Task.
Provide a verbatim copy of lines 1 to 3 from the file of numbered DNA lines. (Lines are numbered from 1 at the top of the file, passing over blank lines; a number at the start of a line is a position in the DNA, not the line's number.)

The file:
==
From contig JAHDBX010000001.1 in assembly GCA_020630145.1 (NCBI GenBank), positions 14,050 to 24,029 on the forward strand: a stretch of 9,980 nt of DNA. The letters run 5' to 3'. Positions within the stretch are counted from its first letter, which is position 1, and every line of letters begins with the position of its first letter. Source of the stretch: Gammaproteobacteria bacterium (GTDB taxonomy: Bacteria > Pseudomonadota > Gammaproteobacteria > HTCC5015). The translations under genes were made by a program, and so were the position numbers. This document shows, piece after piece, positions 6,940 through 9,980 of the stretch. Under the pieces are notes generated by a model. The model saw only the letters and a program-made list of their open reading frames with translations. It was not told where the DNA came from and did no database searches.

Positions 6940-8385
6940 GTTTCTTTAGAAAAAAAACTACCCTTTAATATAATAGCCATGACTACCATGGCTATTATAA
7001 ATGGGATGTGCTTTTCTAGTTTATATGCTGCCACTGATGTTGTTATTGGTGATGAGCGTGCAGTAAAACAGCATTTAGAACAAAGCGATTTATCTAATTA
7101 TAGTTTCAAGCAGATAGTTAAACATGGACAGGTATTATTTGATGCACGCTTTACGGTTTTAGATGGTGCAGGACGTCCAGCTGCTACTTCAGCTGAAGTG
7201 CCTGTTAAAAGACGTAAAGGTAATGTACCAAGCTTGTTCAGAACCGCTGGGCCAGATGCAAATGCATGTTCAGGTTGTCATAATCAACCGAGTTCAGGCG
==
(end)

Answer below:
From contig JAHDBX010000001.1 in assembly GCA_020630145.1 (NCBI GenBank), positions 14,050 to 24,029 on the forward strand: a stretch of 9,980 nt of DNA. The letters run 5' to 3'. Positions within the stretch are counted from its first letter, which is position 1, and every line of letters begins with the position of its first letter. Source of the stretch: Gammaproteobacteria bacterium (GTDB taxonomy: Bacteria > Pseudomonadota > Gammaproteobacteria > HTCC5015). The translations under genes were made by a program, and so were the position numbers. This document shows, piece after piece, positions 6,940 through 9,980 of the stretch. Under the pieces are notes generated by a model. The model saw only the letters and a program-made list of their open reading frames with translations. It was not told where the DNA came from and did no database searches.

Positions 6940-8385
6940 GTTTCTTTAGAAAAAAAACTACCCTTTAATATAATAGCCATGACTACCATGGCTATTATAA